The Gate of Grief

How 6.4 billion of us come from the same tribe and how brutish E.T’s can help us appreciate it


hether or not it’s facile for a westerner in 2021 to describe themself as a ‘citizen of the world’ – we do, interestingly enough, those of us outside of Africa – actually come from the same single tribe.

Glimpsing through the prism of prehistory shows the many dispersions of our stock taper to one very old African tribe, roughly 70,000 years ago. Convergent genetic analysis from around the world shows that all Europeans, Asians, North Americans, South Americans and Australian Aboriginals, owe their lives to this group of just 200 or so people.

Courtesy of climate change at around this time, sea levels dropped to such an extent that the tribe were able to cross at the mouth of the Red Sea, a strait known as Bab-el-Mandeb, or The Gate of Grief. This 20-mile gap located between what is now Djbouti and Yemen would have shortened to around 8 miles. Why they left the Horn of Africa and journeyed to the Arabian Peninsula is still unclear – it may have been that Neanderthals drove them out, or possibly others from our own species.

But what we can confidently assume is that they, or more pertinently, we, got very lucky – there are 14 ancestral populations in Africa and only one endured beyond the continent. It’s understood that this survival had little to do with our hunting shrewdness or our gathering prudence and more to do with luck, as the same climate change that trimmed a few miles of the strait and enabled the out-of-Africa exodus, also produced grasslands and freshwater springs in the unknown lands of Arabia.

It doesn’t quite bring about that same tingly feeling of glocalised togetherness that perhaps being a ‘citizen of the world’ offers, but it does impose and possibly recover a grand deference for humanity and its non-rescindable covenant with nature. The idea of the 6.4 billion non-Africans today, descending from the precarious lives of 200 hunter and gatherers, all bargaining with the elements and grisly infant mortality rates, should surely instil one pensive moment of life-affirming tunnel vision.

Or maybe not, maybe the idea of our non-office dwelling ancestors makes you feel a bit dreary or lacking in some way, as if you’re not really living out an ‘authentic’ human experience, with risk, autonomy and a deep sense of community-caused meaning. Or worse, maybe it makes you feel nothing.

But in this era of diametrical persuasions, neo-national exceptionalism and talks of an imminent wave of climate refugees, a historical indifference to our gruelling origins is collectively unhelpful – to appreciate history is to appreciate today.

So in a bromidic bid for further appreciation of how we all got here fussing about how best to conduct ourselves and how best to co-exist with each other without stirring up a patience-induced lesion on the brain, let’s roll it back another 150,000 years from the Gate of Grief trip to the ‘cradle of humankind’ when we all emanated from the first ‘modern’ sapiens in the Omo Valley, Ethiopia. It’s possible to source a sort of cosmic oneness from that alone – we’re all in the same boat, insofar as we’re all thrown into being without invitation and saddled with consciousness – we’re a way for the universe to know itself, as Sagan said.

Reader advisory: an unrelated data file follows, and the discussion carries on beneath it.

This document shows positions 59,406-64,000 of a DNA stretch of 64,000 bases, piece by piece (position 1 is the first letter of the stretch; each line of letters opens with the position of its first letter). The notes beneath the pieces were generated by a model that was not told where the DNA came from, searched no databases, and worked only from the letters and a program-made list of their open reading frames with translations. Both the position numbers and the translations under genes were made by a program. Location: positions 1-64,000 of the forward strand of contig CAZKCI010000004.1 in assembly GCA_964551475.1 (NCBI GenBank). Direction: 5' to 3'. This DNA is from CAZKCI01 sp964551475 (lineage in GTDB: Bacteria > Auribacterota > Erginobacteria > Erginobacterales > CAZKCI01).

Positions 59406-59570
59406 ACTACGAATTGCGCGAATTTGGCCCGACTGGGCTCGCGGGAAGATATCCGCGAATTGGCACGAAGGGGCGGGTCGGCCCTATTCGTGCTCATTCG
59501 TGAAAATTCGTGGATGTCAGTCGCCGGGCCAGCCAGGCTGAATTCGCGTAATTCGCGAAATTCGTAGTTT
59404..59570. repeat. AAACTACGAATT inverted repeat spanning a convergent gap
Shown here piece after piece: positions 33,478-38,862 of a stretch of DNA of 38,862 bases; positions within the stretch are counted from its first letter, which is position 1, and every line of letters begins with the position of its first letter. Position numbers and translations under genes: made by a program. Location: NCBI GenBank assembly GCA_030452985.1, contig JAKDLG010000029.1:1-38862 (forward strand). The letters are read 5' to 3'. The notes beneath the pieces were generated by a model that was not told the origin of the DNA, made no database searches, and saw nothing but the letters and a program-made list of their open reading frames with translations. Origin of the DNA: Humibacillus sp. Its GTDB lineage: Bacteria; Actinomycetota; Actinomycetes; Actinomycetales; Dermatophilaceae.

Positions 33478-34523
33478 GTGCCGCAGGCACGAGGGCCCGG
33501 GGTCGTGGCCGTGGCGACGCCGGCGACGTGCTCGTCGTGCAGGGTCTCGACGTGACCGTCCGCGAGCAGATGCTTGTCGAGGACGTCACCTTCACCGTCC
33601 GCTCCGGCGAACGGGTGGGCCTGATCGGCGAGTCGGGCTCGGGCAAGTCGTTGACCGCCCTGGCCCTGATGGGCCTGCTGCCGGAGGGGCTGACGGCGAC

The idea of the 6.4 billion non-Africans today, descending from the precarious lives of 200 hunter and gatherers, all bargaining with the elements and grisly infant mortality rates, should surely instil one pensive moment of life-affirming tunnel vision.

You could even go back a million years to Homo erectus first controlling fire, a picture that exemplifies the eerie edicts of our DNA and embodies the full horizon of human existence. Or another million years back to Homo habilis in the Olduvai Gorge, Tanzania where we first started using tools. Then back another million to our great10 grandmother Lucy (Australopithecus). Then Ida (Darwinius masillae), an early opposable-thumbed primate nearly 50 million years ago. Then there’s this, like, shrew thing we share a common ancestor with. Even the tiny sea creature Saccorhytus coronarius half a billion years ago is a fellow deuterostome – it’s all part of this glorious and irrepressibly weird tapestry that’s somehow led to where we are now; bewildered by the global village.

Citizen of the world or not, if we can’t rid ourselves of the same tribal tendencies that got us here, I doubt we’ll ever get the opportunity to cross an interstellar version of The Gate of Grief.

Speaking of interstellar, Ronald Reagan of all people probably got it right in his UN address in 1987 – “In our obsession with antagonisms of the moment, we often forget how much unites all the members of humanity. Perhaps we need some outside, universal threat to make us recognize this common bond. I occasionally think how quickly our differences worldwide would vanish if we were facing an alien threat from outside this world.”

Maybe that’s as good as it can get, like when rival football teams unite to support their national team. Humanism for most will never be sexy until there’s a load of insectoids beating their thoraxes, slavering and spoiling for a fight on a televised message transmitted from their Manhattan-sized mothership.

Is a threat like that the only way to get 7.8 billion people to cooperate and form communities based on shared values?

You would’ve thought that climate change would have unified us, given that the Earth is everyone’s home – but it hasn’t – it’s still too politicised apparently. It certainly helped us out 70,000 years ago though.